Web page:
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Exploring the metabolic syndrome: Nonalcoholic fatty pancreas disease

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ABSTRACT

After the first description of fatty pancreas in 1933, the effects of pancreatic steatosis have been poorly investigated, compared with that of the liver. However, the interest of research is increasing. Fat accumulation, associated with obesity and the metabolic syndrome (MetS), has been defined as “fatty infiltration” or “nonalcoholic fatty pancreas disease” (NAFPD). The term “fatty replacement” describes a distinct phenomenon characterized by death of acinar cells and replacement by adipose tissue. Risk factors for developing NAFPD include obesity, increasing age, male sex, hypertension, dyslipidemia, alcohol and hyperferritinemia. Increasing evidence support the role of pancreatic fat in the development of type 2 diabetes mellitus, MetS, atherosclerosis, severe acute pancreatitis and even pancreatic cancer. Evidence exists that fatty pancreas could be used as the initial indicator of “ectopic fat deposition”, which is a key element of nonalcoholic fatty liver disease and/or MetS. Moreover, in patients with fatty pancreas, pancreaticoduodenectomy is associated with an increased risk of intraoperative blood loss and post-operative pancreatic fistula.

No MeSH data available.


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Pancreatic steatosis. Courtesy of Prof. Vasquez E and Dr. Angelico G, Anatomical Pathology Department, University of Catania -Catania, Italy.
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Figure 2: Pancreatic steatosis. Courtesy of Prof. Vasquez E and Dr. Angelico G, Anatomical Pathology Department, University of Catania -Catania, Italy.

Mentions: Unlike the liver, where the triglycerides accumulation is mainly intracellular, pancreatic steatosis is histologically characterized by an increased number of adipocytes (Figures 2 and 3)[5,16]. However, intracellular fat accumulation can be visualized by electronic microscopy or immunohistochemistry in both acinar and islet cells and may precede adipocytes infiltration[12,13,16,18,21,23,45-48]. It is unknown if intracellular or extracellular triglycerides have a different clinical significance, but it is possible that adipocytes influence the function of acinar and/or islet cells by a paracrine effect, while intracellular lipids may lead to lipotoxicity and therefore islet or acinar cells injury, as further discussed[9].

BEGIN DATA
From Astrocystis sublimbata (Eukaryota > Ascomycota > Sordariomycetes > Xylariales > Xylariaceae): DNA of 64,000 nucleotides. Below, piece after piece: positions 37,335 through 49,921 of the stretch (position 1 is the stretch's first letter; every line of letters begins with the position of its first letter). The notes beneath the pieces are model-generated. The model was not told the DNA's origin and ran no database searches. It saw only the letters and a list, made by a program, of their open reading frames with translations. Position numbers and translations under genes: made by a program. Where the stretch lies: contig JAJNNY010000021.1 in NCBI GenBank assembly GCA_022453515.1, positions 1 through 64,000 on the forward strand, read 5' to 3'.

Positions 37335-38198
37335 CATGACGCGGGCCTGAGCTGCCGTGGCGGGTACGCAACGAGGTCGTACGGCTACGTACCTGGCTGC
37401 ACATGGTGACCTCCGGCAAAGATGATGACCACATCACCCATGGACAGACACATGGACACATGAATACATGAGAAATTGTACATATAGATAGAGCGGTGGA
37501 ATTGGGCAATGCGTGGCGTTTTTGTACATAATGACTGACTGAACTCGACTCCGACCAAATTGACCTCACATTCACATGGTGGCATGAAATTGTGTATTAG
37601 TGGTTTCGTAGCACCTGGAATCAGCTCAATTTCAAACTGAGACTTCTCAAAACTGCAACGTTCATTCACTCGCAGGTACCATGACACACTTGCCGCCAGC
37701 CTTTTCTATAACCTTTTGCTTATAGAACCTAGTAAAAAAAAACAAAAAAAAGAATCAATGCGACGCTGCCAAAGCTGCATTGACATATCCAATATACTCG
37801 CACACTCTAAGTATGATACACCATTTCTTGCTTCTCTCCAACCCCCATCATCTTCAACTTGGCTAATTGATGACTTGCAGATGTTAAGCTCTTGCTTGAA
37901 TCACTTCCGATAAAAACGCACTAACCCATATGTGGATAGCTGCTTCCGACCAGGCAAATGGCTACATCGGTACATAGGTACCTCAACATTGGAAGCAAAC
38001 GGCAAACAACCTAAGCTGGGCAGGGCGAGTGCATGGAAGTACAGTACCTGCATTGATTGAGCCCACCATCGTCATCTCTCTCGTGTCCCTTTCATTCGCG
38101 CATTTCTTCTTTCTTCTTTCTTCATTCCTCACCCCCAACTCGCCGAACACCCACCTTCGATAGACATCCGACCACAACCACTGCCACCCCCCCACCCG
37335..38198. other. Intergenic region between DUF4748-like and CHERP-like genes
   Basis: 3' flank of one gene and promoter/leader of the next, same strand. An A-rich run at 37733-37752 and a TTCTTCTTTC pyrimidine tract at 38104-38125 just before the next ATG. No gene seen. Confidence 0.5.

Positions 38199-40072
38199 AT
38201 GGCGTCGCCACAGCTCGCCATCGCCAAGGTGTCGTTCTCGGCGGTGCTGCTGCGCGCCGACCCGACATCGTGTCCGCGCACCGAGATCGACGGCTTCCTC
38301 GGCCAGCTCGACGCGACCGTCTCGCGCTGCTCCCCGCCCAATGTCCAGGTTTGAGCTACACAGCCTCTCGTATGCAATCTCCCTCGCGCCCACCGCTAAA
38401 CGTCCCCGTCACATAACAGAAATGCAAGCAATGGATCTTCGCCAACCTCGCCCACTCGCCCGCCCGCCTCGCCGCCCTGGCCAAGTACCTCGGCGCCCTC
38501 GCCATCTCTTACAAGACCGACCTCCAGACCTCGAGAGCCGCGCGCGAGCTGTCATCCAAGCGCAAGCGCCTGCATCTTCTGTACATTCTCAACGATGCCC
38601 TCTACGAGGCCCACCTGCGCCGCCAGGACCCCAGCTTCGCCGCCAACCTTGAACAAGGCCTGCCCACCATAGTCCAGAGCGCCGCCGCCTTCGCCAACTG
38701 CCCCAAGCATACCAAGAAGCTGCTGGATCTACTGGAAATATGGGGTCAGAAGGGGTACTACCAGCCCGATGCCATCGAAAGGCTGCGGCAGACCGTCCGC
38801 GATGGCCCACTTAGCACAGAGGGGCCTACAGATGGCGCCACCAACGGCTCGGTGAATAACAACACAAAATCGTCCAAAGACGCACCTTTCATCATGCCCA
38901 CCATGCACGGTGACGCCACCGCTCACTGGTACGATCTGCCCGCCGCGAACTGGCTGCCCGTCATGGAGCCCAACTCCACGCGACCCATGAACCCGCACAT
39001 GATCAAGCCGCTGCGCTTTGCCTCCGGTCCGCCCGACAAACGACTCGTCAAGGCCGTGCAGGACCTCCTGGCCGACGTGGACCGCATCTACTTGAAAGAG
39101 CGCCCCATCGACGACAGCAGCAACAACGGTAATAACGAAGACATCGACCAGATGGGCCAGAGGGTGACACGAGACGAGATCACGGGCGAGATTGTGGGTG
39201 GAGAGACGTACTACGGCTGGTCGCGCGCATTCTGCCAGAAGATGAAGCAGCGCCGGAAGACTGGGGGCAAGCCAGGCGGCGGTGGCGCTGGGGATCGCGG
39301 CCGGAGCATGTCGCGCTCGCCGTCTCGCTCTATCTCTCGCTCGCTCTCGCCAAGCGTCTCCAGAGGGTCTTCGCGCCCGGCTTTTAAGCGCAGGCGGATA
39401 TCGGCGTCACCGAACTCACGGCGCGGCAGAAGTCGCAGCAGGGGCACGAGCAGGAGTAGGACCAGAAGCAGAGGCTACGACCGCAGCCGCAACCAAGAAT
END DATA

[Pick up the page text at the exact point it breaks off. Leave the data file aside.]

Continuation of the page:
Exploring the metabolic syndrome: Nonalcoholic fatty pancreas disease
Pancreatic steatosis. Courtesy of Prof. Vasquez E and Dr. Angelico G, Anatomical Pathology Department, University of Catania -Catania, Italy.
© Copyright Policy - open-access
Related In: Results  -  Collection

License
Show All Figures
getmorefigures.php?uid=PMC5016366&req=5

Figure 2: Pancreatic steatosis. Courtesy of Prof. Vasquez E and Dr. Angelico G, Anatomical Pathology Department, University of Catania -Catania, Italy.
Mentions: Unlike the liver, where the triglycerides accumulation is mainly intracellular, pancreatic steatosis is histologically characterized by an increased number of adipocytes (Figures 2 and 3)[5,16]. However, intracellular fat accumulation can be visualized by electronic microscopy or immunohistochemistry in both acinar and islet cells and may precede adipocytes infiltration[12,13,16,18,21,23,45-48]. It is unknown if intracellular or extracellular triglycerides have a different clinical significance, but it is possible that adipocytes influence the function of acinar and/or islet cells by a paracrine effect, while intracellular lipids may lead to lipotoxicity and therefore islet or acinar cells injury, as further discussed[9].

View Article: PubMed Central - PubMed

ABSTRACT

After the first description of fatty pancreas in 1933, the effects of pancreatic steatosis have been poorly investigated, compared with that of the liver. However, the interest of research is increasing. Fat accumulation, associated with obesity and the metabolic syndrome (MetS), has been defined as “fatty infiltration” or “nonalcoholic fatty pancreas disease” (NAFPD). The term “fatty replacement” describes a distinct phenomenon characterized by death of acinar cells and replacement by adipose tissue. Risk factors for developing NAFPD include obesity, increasing age, male sex, hypertension, dyslipidemia, alcohol and hyperferritinemia. Increasing evidence support the role of pancreatic fat in the development of type 2 diabetes mellitus, MetS, atherosclerosis, severe acute pancreatitis and even pancreatic cancer. Evidence exists that fatty pancreas could be used as the initial indicator of “ectopic fat deposition”, which is a key element of nonalcoholic fatty liver disease and/or MetS. Moreover, in patients with fatty pancreas, pancreaticoduodenectomy is associated with an increased risk of intraoperative blood loss and post-operative pancreatic fistula.

No MeSH data available.


Related in: MedlinePlus